In follow-up to our previous post, the pharmaceutical industry gained a win on July 8th when a federal judge struck down the Trump administration’s rule that would have required drugmakers to include list prices for drugs in TV ads (see full opinion here). Judge Amit P. Mehta of the United States District Court for the District of Columbia said that Congress did not give the U.S. Department of Health and Human Services (HHS) through the Social Security Act (SSA) the authority to compel drug price disclosure as a means to “introduce price transparency that will help improve the efficiency of the Medicare and Medicaid programs.” Mehta opined that “to accept the agency’s justification here would swing the doors wide open to any regulation, rule, or policy that might reasonably result in cost savings to the Medicare and Medicaid programs, unless expressly prohibited by Congress.” According to the court, the SSA's text, structure, and content provided no evidence of Congress’s intent to empower HHS with adopting the Wholesale Acquisition Cost Disclosure Rule.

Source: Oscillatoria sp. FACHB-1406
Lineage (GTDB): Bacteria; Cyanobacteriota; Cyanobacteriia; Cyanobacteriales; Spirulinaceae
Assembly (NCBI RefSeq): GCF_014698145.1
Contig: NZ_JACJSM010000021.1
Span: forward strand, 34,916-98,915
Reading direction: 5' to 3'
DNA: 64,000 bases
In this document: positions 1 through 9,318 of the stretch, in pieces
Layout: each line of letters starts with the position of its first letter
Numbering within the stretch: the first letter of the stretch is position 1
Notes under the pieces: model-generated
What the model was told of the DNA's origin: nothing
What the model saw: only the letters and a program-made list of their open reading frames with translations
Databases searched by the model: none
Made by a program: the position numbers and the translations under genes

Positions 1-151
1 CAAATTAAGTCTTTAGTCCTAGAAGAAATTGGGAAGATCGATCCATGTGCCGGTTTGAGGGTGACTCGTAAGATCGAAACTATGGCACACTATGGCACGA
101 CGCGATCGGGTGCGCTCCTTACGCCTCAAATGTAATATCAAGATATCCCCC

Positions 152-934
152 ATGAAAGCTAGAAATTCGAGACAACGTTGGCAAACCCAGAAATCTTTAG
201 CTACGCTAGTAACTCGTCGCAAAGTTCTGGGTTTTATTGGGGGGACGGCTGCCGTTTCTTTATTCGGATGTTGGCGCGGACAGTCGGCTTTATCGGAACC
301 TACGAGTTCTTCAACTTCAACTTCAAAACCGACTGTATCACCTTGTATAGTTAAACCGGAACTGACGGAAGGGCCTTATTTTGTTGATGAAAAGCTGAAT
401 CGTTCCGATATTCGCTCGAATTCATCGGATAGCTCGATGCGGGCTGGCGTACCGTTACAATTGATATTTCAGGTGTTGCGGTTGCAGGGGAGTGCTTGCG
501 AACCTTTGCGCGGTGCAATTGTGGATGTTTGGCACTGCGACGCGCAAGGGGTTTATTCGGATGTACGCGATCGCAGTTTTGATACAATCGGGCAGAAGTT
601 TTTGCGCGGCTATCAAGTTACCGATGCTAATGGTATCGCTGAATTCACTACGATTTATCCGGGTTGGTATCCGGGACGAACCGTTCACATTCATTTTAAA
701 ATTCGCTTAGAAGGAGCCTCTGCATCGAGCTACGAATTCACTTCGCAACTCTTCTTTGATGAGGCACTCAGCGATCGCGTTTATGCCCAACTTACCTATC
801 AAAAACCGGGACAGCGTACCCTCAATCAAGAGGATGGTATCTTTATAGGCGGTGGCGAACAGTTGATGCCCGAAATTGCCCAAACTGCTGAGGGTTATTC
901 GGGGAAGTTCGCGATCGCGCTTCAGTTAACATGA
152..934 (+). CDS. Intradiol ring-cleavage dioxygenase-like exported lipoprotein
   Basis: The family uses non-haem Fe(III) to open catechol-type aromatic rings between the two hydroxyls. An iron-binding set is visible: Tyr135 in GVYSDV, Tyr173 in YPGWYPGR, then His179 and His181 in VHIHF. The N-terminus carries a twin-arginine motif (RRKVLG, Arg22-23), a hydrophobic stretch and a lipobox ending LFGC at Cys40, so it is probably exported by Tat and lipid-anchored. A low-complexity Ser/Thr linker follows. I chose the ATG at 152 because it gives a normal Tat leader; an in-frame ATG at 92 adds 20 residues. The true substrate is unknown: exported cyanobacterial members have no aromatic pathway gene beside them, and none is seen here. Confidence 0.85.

Interestingly, the opinion did not focus on the drugmakers’ argument that a disclosure requirement violates the First Amendment right of free commercial speech. Instead, the court analyzed the agency’s statutory authority. The court made sure to note that it did not question HHS’s motive in adopting the disclosure rule even stating that the policy could be an effective tool in addressing the rising cost of prescription drugs. However, it reiterated that the “responsibility rests with Congress to act in the first instance,” effectively placing the fate of such a policy in the hands of the legislative branch.